Originally published on Mon December 31, 2012 2:32 pm
Jeff Jarvis has had enough of the White House's petition site.
The 1-year-old site, We the People, is meant to be a place for Americans to directly entreat the president. Any petition that gathers more than 25,000 signatures in its first month is supposed to generate an official response from the Obama administration.
In 1953, Mildred Norman set off from the Rose Bowl parade on New Year's Day with a goal of walking the entire country for peace. She left her given name behind and took up a new identity: Peace Pilgrim.
When Peace Pilgrim started out, the Korean War was still under way, and an ominous threat of a nuclear attack was on the minds of many Americans. And so, with "Peace Pilgrim" written across her chest, she began walking "coast to coast for peace."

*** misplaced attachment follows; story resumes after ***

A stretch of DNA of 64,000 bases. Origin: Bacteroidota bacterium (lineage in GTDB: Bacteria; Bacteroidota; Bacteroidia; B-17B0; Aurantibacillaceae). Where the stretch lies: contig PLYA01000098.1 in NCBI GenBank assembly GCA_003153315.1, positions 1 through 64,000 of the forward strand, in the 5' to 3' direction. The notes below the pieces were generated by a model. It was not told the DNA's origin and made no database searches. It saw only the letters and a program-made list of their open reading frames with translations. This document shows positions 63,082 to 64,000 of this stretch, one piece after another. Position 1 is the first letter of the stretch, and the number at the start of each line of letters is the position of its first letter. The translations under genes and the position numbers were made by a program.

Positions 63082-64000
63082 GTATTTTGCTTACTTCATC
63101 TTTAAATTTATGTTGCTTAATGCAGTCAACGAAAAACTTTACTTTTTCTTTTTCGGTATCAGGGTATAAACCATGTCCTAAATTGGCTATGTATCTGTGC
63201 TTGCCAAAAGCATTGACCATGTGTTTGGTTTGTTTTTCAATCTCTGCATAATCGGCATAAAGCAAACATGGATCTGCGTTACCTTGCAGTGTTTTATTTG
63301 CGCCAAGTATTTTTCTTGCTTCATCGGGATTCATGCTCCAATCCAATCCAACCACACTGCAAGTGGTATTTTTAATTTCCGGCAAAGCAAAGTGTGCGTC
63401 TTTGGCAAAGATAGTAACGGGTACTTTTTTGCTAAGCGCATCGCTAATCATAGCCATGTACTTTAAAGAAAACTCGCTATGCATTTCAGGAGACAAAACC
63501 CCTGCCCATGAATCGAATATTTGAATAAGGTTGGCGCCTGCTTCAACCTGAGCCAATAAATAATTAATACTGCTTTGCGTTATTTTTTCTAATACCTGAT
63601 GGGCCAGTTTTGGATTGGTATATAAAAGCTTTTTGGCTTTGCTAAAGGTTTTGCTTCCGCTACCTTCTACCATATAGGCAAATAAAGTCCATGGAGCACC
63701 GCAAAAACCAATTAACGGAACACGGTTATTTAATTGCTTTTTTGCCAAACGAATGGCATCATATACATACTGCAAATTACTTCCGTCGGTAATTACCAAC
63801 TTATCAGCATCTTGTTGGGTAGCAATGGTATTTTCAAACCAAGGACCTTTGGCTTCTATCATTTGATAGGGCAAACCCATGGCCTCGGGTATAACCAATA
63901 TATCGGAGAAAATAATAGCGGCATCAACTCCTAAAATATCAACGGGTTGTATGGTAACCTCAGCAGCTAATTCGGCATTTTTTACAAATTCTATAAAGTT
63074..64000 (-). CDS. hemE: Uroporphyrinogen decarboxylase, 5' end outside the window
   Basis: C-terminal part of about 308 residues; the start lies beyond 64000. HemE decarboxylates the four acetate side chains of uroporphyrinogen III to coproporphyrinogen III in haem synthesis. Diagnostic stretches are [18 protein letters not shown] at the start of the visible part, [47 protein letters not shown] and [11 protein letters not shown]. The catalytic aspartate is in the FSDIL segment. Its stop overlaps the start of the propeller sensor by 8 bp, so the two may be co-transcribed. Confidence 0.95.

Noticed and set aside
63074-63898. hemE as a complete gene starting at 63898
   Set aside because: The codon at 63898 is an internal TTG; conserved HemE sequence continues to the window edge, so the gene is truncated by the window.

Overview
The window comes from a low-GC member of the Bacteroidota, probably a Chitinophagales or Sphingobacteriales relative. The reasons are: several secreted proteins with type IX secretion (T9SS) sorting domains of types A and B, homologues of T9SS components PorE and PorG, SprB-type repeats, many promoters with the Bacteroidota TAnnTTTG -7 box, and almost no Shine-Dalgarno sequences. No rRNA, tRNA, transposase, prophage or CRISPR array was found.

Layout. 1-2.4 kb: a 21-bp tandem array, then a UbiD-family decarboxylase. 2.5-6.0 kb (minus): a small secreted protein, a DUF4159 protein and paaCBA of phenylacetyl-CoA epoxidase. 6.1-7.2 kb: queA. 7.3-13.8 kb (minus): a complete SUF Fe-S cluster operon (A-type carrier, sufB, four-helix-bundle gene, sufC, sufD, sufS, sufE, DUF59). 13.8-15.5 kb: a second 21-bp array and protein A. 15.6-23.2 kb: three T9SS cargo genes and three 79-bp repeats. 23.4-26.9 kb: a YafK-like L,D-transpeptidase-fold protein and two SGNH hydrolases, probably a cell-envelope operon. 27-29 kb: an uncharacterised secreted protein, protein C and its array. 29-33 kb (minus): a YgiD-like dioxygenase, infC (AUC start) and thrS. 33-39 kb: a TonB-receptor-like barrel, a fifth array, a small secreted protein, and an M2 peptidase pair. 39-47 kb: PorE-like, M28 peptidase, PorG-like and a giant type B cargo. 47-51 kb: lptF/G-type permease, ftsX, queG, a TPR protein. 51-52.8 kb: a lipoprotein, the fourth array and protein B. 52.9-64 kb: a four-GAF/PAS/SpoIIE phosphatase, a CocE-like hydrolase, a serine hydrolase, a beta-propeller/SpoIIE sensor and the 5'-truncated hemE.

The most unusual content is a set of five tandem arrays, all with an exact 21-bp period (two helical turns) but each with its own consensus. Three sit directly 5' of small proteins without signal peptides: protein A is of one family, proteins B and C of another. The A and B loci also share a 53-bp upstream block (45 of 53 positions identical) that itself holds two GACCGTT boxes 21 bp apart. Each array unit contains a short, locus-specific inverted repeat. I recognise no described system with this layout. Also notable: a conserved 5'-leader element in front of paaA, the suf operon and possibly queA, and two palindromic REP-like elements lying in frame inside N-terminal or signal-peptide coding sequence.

Goma, a city on the eastern border of the Congo, has been a magnet for war refugees for nearly two decades. And in an expanding camp for displaced people, called Mugunga I, school principal Emmanuel Kibanja Miteso holds up a three-ring binder that reflects the history of war here.
The pages are a logbook for parent-teacher conferences. Every time fighting flares in the region, people flood into the displacement camps and the roster of names swells in the principal's binder.
In 2012, the nation mourned the deaths of some extremely influential individuals — from singer Whitney Houston to astronaut Neil Armstrong, writer Maurice Sendak and TV personality Dick Clark.
Each year, Talk of the Nation reaches out to colleagues at NPR for help remembering some of the remarkable men and woman who did not make the front page when they died, but whose lives still made a significant impact.